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Chris Hecker

December 27, 2018


Rex Blog: Welcome to Biathlon

Bang!! And just like that the biathlon season has started! We begin our biathlon adventure in Pokljuka, Slovenia! We are at about 1500m of elevation, which is similar to Denver, and for this Midwestern athlete, it’s hard to breathe. Every hill seems bigger and harder than it actually is. Luckily, I was testing powder and HF to help with the mix of being out of shape and at altitude.

Biathlon races happen over a four or five-day time span. Racing starts on Wednesday or Thursday typically followed by one race a day until the weekend, when there are two races a day. Races start around 2pm most days with the occasional morning race on the weekend. This provides us with more time to test and less stress before the races. My job changes because I have to test more blocks, liquids, and paraffins than normal. In cross-country, I need to test a hand full of topcoats and a select amount of powder in a short amount of time to report back to teams. In biathlon, I get an extra 2-3 hours for testing so I can test a variety of powders, blocks, and liquids. Rex has the same reputation on the biathlon side as it does on the cross-country side; we have lots of teams seeking us out on the course to ask what we are testing.

The conditions here started as extremely coarse grained, artificial snow, and changed as a small amount of new snow came every night. The powder that worked the very first day was more molybdenum, 89 powder with Sapporo, (old, coarse snow waxes) and we quickly switched to TK-245 + Hydrex 2 or TK-73 (mix of old coarse snow and new fresh snow wax). This combination has worked really well for us when the snow is “mixed or medium grained”. The teams have caught on to this as well given we sold out completely of the new Hydrex 2 in the first two weekends and had to put in another order of 50 pieces for the following couple of weekends.

Next stop on the biathlon tour was Hochfilzen, Austria where they got 3-4 feet (!) of snow a couple of days before the race. This was the first race week where the grass wasn’t showing next to the trail. We are at a slightly lower altitude than Pokljuka but still high enough to take your breath away after an easy ski. We had a very consistent week of using new snow ski waxes like 77 powder (new and wet snow) and 83 powder (new and dry snow) with our national teams and we continued with our consistent podium weekends.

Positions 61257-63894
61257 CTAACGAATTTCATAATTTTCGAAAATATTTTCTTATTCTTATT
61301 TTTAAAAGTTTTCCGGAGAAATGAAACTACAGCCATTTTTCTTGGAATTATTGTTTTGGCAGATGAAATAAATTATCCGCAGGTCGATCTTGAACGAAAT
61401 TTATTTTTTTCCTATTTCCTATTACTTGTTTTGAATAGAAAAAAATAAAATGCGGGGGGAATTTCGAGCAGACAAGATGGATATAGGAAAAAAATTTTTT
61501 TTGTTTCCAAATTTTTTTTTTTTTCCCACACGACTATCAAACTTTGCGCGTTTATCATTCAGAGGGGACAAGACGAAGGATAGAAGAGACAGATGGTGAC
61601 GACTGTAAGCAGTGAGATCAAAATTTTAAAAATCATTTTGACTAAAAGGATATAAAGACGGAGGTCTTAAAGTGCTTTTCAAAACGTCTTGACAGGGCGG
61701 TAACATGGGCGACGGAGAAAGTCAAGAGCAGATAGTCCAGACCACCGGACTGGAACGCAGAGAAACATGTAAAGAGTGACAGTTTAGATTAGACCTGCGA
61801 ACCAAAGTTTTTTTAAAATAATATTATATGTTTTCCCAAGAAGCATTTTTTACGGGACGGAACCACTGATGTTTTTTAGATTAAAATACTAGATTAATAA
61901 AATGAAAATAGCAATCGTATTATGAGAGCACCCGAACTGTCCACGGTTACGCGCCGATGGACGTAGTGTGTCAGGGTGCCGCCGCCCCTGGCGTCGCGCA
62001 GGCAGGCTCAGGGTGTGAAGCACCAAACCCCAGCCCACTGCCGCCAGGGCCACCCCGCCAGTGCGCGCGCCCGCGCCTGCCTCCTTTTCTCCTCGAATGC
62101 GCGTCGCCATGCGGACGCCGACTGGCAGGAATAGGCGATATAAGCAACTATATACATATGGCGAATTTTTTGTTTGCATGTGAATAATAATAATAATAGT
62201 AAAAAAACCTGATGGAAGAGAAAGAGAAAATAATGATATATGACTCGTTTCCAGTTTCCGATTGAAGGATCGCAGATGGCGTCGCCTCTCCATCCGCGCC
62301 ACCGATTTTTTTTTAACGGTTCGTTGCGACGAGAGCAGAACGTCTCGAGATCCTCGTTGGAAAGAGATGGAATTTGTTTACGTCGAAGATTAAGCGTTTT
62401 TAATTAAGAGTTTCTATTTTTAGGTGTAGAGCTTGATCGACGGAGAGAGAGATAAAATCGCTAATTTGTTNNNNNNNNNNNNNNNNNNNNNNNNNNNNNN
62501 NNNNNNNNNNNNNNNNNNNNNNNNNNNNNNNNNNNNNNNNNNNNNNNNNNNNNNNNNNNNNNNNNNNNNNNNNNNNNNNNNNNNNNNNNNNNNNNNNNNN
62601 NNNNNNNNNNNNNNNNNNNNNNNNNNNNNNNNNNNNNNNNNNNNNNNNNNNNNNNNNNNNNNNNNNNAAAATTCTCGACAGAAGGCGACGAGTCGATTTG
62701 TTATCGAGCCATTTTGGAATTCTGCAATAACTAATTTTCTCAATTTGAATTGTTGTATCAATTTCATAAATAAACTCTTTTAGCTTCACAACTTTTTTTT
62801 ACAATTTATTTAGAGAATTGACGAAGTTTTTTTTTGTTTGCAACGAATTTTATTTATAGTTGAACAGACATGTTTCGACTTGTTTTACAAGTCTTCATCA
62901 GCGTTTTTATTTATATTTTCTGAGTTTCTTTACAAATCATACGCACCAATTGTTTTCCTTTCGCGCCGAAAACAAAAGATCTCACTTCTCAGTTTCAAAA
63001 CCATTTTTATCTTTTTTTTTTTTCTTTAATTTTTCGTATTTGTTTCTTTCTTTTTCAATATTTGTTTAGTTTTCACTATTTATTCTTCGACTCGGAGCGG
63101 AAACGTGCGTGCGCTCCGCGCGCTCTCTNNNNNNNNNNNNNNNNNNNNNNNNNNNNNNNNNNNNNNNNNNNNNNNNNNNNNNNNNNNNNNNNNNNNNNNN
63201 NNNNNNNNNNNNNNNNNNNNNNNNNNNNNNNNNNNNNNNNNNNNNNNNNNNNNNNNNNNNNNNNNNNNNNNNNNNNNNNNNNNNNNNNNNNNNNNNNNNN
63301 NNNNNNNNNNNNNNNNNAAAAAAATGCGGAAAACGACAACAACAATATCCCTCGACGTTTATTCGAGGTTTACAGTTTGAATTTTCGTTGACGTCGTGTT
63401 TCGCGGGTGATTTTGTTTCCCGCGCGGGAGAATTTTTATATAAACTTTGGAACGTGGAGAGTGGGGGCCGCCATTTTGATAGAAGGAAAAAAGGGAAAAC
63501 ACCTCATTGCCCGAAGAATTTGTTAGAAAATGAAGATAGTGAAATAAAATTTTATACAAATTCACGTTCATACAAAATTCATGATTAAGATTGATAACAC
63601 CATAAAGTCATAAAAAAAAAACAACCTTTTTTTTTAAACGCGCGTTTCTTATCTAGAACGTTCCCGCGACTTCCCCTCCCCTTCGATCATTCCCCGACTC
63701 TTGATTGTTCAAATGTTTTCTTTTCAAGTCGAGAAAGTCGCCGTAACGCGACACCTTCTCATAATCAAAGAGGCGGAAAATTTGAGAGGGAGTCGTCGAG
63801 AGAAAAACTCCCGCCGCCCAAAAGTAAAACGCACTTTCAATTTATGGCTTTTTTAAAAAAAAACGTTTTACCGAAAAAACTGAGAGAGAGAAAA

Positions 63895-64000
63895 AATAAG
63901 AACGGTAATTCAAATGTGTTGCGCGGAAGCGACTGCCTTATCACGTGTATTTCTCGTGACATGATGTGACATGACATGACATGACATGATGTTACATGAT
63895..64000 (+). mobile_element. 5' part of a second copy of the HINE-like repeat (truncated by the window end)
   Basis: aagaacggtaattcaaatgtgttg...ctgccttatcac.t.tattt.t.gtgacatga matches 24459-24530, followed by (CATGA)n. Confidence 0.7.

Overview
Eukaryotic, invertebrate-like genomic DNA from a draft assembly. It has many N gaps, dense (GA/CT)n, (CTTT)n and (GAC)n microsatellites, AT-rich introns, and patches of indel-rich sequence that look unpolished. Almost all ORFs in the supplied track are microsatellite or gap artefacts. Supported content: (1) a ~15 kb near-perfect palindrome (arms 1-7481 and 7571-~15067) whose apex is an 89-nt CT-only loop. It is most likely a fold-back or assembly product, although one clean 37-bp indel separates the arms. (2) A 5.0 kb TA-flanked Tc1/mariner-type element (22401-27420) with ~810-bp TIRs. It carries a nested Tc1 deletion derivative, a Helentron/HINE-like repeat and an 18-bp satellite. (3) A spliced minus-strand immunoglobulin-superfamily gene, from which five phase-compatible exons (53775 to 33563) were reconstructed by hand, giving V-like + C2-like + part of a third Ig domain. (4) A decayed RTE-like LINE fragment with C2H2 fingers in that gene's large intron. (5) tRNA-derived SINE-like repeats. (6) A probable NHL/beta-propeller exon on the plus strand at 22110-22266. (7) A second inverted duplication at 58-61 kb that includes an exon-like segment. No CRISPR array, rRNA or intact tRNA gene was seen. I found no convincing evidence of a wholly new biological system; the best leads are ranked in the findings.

Along with working for Rex Ski Wax, I was hired on as part-time help for the Salomon racing service. I am in charge of helping test and choose skis for athletes on snow with Toni Puntel. We tested almost two dozen skis with matching flex and grind for Salomon athletes. It was a nice change of pace from wax testing and I look forward to working more this season with them.

In addition to working with Rex and Salomon, I have also been asked to test different application processes of blocks and liquids for certain teams. I was approached by a Scandinavian team on the biathlon side and was given a protocol for testing and they wanted to see my results. They asked if I would do this test two or three times a week in different countries and at different race sites and to share the results. I was extremely curious of the results myself so I said yes in a heartbeat.

The test I was performing consisted of when and where to apply fluoro blocks and liquids and which would be the fastest application for a 10-15km race. I was asked to try the following applications:

  • Block/Liquid melted together with powder
  • Block/Liquid applied on top of powder with hand cork
  • Block/Liquid applied on top of powder with roto-fleece
  • Block/Liquid applied on top of powder with roto-cork
  • Liquid mixed with powder with a roto-fleece
  • Liquid mixed with powder with a roto-cork

I would ski each pair of skis for 5-10km and then perform a partner test (glide-outs) and see which pairs would go further.

After many tests, we are starting to see more correlations with warmer temps and roto-fleece applications are typically faster, whereas in colder dryer temps, roto-corks are typically faster. This will be an ongoing test this year and I'll keep you all updated with test results!

After Hochfilzen, Austria I traveled to Nove Mesto, Czech Republic, for the final races before my Christmas break. Nove Mesto is always a tricky place to wax at because the conditions are always changing. We started with really old transformed snow and ended the week in a blizzard/rain storm. We even had a race day where there was no snow projected in any forecast and then ended with 2 inches of snow in one hour. The weather can change on a dime and coaches need to be on their toes when waxing there.

Nove Mesto is one of the biggest stops on the biathlon tour and it can attract 40,000 people a day for the 4 days of racing. Sitting in the stadium watching the race is like sitting on the field of a football stadium and hearing people cheer. At times it can be deafening how loud the crowd can get.

I am now on my way home to spend some time with family for the holidays. I will keep updating even when back home with different product tests and maybe let you in on some of the top-secret R&D testing that is happening in the US.

Till next time, Happy Holidays!

Photoset from Chris Hecker: Welcome to Biathlon - 9 photos

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